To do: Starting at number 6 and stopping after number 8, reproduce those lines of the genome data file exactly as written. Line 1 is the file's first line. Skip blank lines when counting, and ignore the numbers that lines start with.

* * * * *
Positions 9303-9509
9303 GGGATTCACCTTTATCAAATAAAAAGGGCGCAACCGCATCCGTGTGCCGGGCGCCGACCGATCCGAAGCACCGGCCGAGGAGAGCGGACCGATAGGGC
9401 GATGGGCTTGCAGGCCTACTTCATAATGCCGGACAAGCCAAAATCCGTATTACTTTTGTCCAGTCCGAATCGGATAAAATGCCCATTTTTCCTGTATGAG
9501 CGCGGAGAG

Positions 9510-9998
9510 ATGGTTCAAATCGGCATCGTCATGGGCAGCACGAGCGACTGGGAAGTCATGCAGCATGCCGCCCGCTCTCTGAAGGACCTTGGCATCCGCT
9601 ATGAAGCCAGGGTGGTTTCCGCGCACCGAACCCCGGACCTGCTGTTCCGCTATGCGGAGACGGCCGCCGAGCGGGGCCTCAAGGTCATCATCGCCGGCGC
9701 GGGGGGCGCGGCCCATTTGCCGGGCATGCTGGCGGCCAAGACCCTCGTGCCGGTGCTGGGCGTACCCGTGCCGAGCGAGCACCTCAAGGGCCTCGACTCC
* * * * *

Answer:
9510 ATGGTTCAAATCGGCATCGTCATGGGCAGCACGAGCGACTGGGAAGTCATGCAGCATGCCGCCCGCTCTCTGAAGGACCTTGGCATCCGCT
9601 ATGAAGCCAGGGTGGTTTCCGCGCACCGAACCCCGGACCTGCTGTTCCGCTATGCGGAGACGGCCGCCGAGCGGGGCCTCAAGGTCATCATCGCCGGCGC
9701 GGGGGGCGCGGCCCATTTGCCGGGCATGCTGGCGGCCAAGACCCTCGTGCCGGTGCTGGGCGTACCCGTGCCGAGCGAGCACCTCAAGGGCCTCGACTCC